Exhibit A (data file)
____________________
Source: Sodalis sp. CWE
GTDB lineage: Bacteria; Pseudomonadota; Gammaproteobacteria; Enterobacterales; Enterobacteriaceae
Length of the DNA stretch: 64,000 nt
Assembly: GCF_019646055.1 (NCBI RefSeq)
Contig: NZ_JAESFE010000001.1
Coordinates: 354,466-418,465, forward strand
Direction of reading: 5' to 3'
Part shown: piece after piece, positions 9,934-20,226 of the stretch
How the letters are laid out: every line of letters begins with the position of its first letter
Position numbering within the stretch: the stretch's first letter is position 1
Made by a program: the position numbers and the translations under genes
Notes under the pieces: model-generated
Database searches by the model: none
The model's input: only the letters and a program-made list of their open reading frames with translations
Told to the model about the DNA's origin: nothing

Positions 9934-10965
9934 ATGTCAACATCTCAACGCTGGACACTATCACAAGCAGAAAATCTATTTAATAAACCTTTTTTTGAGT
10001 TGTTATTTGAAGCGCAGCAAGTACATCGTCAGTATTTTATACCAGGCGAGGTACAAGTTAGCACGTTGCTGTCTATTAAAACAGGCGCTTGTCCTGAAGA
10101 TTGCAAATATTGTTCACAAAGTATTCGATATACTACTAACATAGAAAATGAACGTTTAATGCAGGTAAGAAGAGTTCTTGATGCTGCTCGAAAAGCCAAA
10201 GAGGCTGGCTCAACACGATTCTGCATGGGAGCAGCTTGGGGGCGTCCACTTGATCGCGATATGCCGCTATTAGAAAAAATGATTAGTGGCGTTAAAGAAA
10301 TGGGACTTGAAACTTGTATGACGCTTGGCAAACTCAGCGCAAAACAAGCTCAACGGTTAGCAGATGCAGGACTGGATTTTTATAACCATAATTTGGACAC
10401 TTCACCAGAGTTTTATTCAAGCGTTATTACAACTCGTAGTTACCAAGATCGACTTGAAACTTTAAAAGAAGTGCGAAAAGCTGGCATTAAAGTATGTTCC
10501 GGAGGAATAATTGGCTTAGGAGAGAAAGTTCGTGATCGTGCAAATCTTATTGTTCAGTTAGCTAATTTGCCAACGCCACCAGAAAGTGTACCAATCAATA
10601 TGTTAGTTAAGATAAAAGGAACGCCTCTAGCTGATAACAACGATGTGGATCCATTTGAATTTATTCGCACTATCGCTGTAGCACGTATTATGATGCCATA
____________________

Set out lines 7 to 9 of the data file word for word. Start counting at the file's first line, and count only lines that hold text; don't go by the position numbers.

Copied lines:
Direction of reading: 5' to 3'
Part shown: piece after piece, positions 9,934-20,226 of the stretch
How the letters are laid out: every line of letters begins with the position of its first letter